5. The question is whether such a cessation would amount to retrenchment.

Since it is only a seasonal work, the respondents cannot be said to have been retrenched in view of what is stated in clause (bb) of Section 2(oo) of the Act.

Under these circumstances, we are of the opinion that the view taken by the Labour Court and the High Court is illegal. However, the appellant is directed to maintain a register for all workmen engaged during the seasons enumerated hereinbefore and when the new season starts the appellant should make a publication in neighbouring places in which the respondents normally live and if they would report for duty, the appellant would engage them in accordance with seniority and exigency of work." The position was re-iterated by a three-Judge Bench of this Court Court in Anil Bapurao Kanase v. Krishna Sahakari Sakhar Karkhana Ltd. and Anr. (1997 (10) SCC 599). It was noted as follows:

"The learned counsel for the appellant contends that the judgment of the High Court of Bombay relied on in the impugned order dated 28.3.1995 in Writ Petition No.488 of 1994 is perhaps not applicable. Since the appellant has worked for more than 180 days, he is to be treated as retrenched employee and if the procedure contemplated under Section 25-F of the Industrial Disputes Act, 1947 is applied, his retrenchment is illegal. We find no force in this contention. In Morinda Coop.Sugar Mills Ltd. v. Ram Kishan, in para 3, this Court has dealt with engagement of the seasonal workman in sugarcane crushing;

in para 4 it is stated that it was not a case of retrenchment of the workman, but of closure of the factory after the crushing season was over. Accordingly, in para 5, it was held that it is not 'retrenchment' within the meaning of Section 2(oo) of the Act. As a consequence the appellant is not entitled to retrenchment as per clause (bb) of Section 2(oo) of the Act. Since the present work is seasonal business, the principles of the Act have no application. However, this Court has directed that the respondent management should maintain a register and engage the workmen when the season starts in the succeeding years in the order of seniority. Until all the employees whose names appear in the list are engaged in addition to the employees who are already working, the management should not go in for fresh engagement of new workmen. It would be incumbent upon the respondent management to adopt such procedure as is enumerated above." Recently, the question was examined in Batala Co- operative Sugar Mills Ltd. v. Sowaran Singh (2005 (7) Supreme 165) Section 2(oo) of the Act reads as follows:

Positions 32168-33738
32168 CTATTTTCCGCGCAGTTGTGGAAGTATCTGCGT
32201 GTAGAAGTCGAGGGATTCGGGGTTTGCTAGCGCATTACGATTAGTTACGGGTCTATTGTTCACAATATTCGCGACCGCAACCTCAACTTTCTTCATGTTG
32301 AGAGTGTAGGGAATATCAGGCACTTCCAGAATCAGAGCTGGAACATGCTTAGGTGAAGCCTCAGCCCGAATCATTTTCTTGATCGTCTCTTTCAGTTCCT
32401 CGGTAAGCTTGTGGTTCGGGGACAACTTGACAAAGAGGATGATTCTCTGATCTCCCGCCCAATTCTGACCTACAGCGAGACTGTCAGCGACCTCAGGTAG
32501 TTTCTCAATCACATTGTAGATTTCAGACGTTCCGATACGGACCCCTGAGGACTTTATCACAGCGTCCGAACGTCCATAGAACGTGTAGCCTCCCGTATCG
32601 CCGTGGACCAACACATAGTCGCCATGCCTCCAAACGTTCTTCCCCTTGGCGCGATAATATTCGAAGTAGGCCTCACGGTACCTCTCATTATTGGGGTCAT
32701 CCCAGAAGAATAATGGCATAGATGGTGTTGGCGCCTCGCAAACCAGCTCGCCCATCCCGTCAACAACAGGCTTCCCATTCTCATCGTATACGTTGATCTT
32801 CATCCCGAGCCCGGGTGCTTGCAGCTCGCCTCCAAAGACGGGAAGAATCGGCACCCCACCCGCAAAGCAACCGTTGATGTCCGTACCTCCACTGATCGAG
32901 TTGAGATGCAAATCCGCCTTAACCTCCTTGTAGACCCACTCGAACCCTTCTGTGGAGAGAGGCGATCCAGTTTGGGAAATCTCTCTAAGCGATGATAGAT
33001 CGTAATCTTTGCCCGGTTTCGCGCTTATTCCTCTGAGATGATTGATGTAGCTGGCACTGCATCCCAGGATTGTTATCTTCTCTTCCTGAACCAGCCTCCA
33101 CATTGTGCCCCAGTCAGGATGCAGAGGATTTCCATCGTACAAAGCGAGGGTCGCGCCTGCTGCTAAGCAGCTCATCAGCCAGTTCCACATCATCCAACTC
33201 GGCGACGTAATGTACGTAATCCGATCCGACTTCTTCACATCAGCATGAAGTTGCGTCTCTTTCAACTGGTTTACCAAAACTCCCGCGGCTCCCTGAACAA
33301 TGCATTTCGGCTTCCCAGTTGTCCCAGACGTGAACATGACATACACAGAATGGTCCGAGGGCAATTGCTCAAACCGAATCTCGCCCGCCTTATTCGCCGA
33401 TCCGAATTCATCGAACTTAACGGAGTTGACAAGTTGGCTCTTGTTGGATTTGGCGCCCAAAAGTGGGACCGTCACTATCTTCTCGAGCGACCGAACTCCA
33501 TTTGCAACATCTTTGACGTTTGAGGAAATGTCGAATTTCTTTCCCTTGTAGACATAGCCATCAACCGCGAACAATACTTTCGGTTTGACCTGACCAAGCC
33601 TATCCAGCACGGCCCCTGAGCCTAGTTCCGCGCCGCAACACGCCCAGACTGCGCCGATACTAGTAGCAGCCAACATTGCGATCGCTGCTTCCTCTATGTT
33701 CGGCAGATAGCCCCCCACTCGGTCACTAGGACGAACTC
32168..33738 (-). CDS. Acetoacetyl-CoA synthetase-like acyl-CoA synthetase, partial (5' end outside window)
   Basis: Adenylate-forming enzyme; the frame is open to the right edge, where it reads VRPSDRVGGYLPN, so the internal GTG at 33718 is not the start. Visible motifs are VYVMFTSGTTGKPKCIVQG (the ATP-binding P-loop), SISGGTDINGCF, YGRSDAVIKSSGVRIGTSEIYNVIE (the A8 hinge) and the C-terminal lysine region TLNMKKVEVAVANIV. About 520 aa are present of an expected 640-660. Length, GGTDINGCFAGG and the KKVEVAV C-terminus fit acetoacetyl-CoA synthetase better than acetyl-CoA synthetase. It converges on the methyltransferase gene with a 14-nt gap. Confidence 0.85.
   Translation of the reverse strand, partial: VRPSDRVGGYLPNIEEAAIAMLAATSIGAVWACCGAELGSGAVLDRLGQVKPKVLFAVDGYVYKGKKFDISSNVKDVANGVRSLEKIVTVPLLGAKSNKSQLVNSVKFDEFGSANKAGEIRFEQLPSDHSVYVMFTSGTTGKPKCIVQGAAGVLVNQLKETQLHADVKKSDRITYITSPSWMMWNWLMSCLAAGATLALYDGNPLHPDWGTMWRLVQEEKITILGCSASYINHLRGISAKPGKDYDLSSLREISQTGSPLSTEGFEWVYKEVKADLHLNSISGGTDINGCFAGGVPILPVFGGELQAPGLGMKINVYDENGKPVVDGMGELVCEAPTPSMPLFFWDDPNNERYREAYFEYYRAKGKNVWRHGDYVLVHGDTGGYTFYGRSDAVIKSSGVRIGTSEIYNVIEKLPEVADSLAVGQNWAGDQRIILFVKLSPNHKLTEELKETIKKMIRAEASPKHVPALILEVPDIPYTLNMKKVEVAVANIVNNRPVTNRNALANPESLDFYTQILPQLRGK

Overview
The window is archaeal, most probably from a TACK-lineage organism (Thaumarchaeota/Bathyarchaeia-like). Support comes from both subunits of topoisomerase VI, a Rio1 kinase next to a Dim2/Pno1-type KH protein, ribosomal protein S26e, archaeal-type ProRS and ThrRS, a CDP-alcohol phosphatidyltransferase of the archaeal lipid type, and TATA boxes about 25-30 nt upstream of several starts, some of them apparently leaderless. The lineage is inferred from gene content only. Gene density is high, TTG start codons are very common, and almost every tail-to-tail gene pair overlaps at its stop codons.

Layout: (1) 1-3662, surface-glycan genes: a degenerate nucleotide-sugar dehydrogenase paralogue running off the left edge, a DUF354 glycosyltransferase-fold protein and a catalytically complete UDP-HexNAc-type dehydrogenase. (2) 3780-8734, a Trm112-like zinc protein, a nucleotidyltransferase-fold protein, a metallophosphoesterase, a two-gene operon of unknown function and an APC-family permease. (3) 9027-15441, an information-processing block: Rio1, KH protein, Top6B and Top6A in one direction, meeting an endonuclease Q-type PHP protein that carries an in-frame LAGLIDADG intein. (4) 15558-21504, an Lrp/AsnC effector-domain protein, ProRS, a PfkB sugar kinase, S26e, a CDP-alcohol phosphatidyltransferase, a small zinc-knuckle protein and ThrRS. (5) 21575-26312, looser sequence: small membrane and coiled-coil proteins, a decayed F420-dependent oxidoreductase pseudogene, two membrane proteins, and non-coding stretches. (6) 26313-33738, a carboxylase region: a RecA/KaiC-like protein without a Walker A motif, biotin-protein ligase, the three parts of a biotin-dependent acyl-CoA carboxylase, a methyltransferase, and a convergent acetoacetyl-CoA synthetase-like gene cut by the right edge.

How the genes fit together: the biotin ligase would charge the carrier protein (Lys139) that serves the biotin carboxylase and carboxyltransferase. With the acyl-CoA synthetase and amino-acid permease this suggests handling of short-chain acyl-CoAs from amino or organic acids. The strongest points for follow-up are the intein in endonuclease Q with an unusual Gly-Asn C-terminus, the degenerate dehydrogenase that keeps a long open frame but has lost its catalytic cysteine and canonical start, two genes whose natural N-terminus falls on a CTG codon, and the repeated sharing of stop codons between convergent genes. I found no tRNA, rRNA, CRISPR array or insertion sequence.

"Section 2(oo) "retrenchment" means the termination by the employer of the service of a workman for any reason whatsoever, otherwise than as a punishment inflicted by way of disciplinary action, but does not include - (a) ......

(b) ......

(bb) termination of the service of the workman as a result of the non-removal of the contract of employment between the employer and the workman concerned on its expiry or of such contract being terminated under a stipulation in that behalf contained therein" The decision in S.M. Nilaikar's case (supra) has no application because in that case no period was indicated and only indication was the temporary nature of engagement. In the instant case in all the orders of engagement, specific periods have been mentioned. Therefore, the High Court's order does not suffer from any infirmity.

The High Court had noted that its order would not stand in the way of Corporation considering the case of the workman for appointment. It is submitted by learned counsel for the appellant that representation was made in this regard which has been turned down. Learned counsel for the respondent-Corporation submitted that the representation was for a permanent absorption. Since there was no post vacant, the representation was rejected. The dismissal of the present appeal shall not stand on the way of the Corporation engaging appellant taking into account his experience and while considering the appellant's case the claims of others making similar claims shall be considered in proper perspective.

Appeal is allowed. Costs made easy.